institute (3.2) into (3.1) and compare coefficients of terms with identical powers of , then you can get the numerical solutions of the equation. Because of the knowledge of various perturbation methods that low-order approximate solution leads to high accuracy, there requires no infinite series. Then after a series of recurrent calculation by using Mathematica software, we will get approximate solutions of fractional biological population model. In Section 4, we show some examples that the Homotopy perturbation method gives a very good approximation of the exact solution.
4. Fractional Predator-Prey Equation
In order to assess the advantages and the accuracy of the Homotopy perturbation method presented in this paper for nonlinear fractional Fisher's equation, we have applied it to the following several problems.
In this case, we consider the fractional predator-prey equation and subject to the constant initial condition
Substituting (3.2) into (3.1) and equating the terms with the same powers of lead to the following two sets of linear equation:
Consequently, by applying the Riemann-Liouville fractional operator and to the above sets of linear equations, which is the inverse operator of Caputo derivative and respectively, the first few terms of the Homotopy perturbation method series for the system (1.1) are obtained as follows:
Then the approximate solution in a series form is
Figure 1 shows the approximate solutions for (4.4) by using the HPM when choosing the constant initial condition and . From the figures, it is clear to see the time evolution of prey-predator population density and we also know that the numerical solutions of fractional prey-predator population model is continuous with the parameter and .
Table 1 shows the approximate solutions of predator-prey system for (1.1) and initial condition (4.1) by using the Homotopy perturbation method and Variational iteration method when parameter . It is noted that only the forth-order of the Homotopy perturbation solution were used in evaluating the approximate solutions for Table 1 Unlike the Variational iteration method, in this method, we do not need the Lagrange multiplier, correction functional, stationary conditions, or calculating integrals, which eliminate the complications that exist in the VIM. So, it is evident that HPM used in this paper has high accuracy. And from the comparison of the numerical values with HPM and VIM, we also know that, as the time and the parameter increase, the error between the two methods is growing.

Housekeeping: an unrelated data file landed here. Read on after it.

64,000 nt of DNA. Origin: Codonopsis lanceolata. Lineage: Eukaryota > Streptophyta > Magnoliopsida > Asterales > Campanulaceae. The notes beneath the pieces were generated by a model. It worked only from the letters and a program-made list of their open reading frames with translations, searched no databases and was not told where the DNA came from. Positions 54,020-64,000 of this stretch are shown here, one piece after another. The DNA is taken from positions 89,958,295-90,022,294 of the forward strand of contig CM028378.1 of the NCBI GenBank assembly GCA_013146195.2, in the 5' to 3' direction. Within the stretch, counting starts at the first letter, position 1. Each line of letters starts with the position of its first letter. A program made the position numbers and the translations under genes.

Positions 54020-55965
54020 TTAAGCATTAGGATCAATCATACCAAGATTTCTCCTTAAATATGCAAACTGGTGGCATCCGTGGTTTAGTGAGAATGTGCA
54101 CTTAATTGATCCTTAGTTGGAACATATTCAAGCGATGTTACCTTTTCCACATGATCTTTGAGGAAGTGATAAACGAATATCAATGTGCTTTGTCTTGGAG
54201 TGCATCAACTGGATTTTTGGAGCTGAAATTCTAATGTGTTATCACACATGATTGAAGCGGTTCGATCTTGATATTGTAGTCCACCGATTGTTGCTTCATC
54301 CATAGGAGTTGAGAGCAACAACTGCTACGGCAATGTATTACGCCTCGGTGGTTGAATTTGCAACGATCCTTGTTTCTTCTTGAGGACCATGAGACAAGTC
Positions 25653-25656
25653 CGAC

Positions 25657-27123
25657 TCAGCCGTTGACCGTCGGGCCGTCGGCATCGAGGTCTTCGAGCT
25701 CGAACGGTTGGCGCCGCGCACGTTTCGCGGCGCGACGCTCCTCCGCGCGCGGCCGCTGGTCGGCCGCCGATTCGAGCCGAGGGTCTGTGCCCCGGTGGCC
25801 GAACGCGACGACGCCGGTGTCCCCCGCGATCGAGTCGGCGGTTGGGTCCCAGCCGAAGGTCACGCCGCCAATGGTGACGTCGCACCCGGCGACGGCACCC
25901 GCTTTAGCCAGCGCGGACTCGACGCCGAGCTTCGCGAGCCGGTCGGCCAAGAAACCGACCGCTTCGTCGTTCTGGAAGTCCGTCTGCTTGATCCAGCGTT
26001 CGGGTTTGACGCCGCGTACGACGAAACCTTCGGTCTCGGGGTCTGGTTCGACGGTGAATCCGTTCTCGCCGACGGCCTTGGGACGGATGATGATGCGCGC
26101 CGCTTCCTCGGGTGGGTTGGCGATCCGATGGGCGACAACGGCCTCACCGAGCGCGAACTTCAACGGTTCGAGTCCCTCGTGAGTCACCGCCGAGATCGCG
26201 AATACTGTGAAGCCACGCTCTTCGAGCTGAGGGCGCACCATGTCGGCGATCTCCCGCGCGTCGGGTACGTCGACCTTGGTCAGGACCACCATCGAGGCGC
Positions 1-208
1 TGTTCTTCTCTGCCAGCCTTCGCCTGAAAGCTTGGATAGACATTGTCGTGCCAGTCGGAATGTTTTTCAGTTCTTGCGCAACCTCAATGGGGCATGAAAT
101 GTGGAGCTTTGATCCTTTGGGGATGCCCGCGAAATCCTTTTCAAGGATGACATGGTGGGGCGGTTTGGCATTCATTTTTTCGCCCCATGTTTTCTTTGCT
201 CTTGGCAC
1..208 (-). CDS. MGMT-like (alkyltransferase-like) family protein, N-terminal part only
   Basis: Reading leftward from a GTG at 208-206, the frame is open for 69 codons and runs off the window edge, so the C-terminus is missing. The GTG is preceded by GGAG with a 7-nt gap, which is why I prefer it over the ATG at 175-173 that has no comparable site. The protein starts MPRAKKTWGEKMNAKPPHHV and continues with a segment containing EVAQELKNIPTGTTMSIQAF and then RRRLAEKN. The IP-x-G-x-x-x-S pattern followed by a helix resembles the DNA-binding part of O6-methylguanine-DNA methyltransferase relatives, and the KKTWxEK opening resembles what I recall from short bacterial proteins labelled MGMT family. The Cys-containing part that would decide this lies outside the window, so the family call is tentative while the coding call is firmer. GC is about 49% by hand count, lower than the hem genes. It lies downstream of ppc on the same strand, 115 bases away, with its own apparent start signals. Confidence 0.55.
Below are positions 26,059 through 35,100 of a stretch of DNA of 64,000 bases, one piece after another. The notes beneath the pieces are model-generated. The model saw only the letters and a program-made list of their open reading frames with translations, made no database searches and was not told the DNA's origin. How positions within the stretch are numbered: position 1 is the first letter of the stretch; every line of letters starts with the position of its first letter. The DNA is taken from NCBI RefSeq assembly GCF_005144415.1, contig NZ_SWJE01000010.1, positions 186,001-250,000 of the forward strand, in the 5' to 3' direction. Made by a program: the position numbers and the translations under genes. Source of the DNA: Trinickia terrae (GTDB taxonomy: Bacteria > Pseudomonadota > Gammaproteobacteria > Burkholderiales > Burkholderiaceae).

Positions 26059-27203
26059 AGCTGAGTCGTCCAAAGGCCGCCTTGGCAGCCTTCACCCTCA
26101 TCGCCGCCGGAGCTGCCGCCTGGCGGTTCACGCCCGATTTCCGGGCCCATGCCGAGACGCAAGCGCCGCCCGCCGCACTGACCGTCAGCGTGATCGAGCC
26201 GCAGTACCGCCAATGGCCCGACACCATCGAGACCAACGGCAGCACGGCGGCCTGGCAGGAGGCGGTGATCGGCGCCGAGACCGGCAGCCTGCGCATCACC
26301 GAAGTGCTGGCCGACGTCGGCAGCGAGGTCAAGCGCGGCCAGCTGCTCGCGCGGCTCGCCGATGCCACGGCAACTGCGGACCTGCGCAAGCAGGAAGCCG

In this case, the initial conditions of systems (1.1) are given by
By using (3.1) and (3.2), we now successively obtain
Figure 2 shows the numerical solutions for prey-predator population system with appropriate parameter. From the figures, we know that prey population density first increases with the spatial variables, then decreases. although the predator population density always increase with the spatial variables with the parameter we choose here. Analysis and results of prey-predator population system indicate that the fractional model match the anomalous biological diffusion behavior observed in the field.
Figure 3 shows the numerical solutions for prey population density with different values of parameter , that is, natural birth rate of prey population and competitive rate between predator and prey population. Comparing Figures 2 and 3, we concluded that the parameter infects the increase speed, the Maximum value, and the decrease speed of the prey population. In the same way, the parameter infects predator population growth. This behavior in agreement with realistic results.
We will consider the initial conditions of fractional predator-prey equation (1.1)
We now successively obtain by using (3.1) and(3.2)
Because of the knowledge of various perturbation methods that low-order approximate solution leads to high accuracy, there requires no infinite series (mostly 2–4 terms are enough). The corresponding solutions are obtained according to the recurrence relation using Mathematica.
In this letter, we implement relatively new analytical techniques, the Homotopy perturbation method, for solving nonlinear fractional partial differential equations arising in prey-predator biological population dynamics system. Comparing the methodology HPM to ADM, VIM and HAM have the advantages. Unlike the ADM, the HPM is free from the need to use Adomian polynomials. In this method we do not need the Lagrange multiplier, correction functional, stationary conditions, or calculating integrals, which eliminate the complications that exist in the VIM. In contrast to the HAM, this method is not required to solve the functional equations in each iteration the efficiency of HAM is very much depended on choosing auxiliary parameter. We can easily conclude that the Homotopy perturbation method is an efficient tool to solve approximate solution of nonlinear fractional partial differential equations.
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The authors thank to the referees for their fruitful advices and comments. This work was supported partly by the National Science Foundation of Shandong Province (Grant nos. Y2007A06 & ZR2010Al019) and the China Postdoctoral Science Foundation (Grant no. 20100470783).
Authors and Affiliations
Department of Mathematics, Dezhou University, Dezhou, 253023, China
Nonlinear Dynamics and Chaos Group, School of Management, Tianjin University, Tianjin, 30072, China
School of Economics and Management, Shandong University of Science and Technology, Qingdao, 266510, China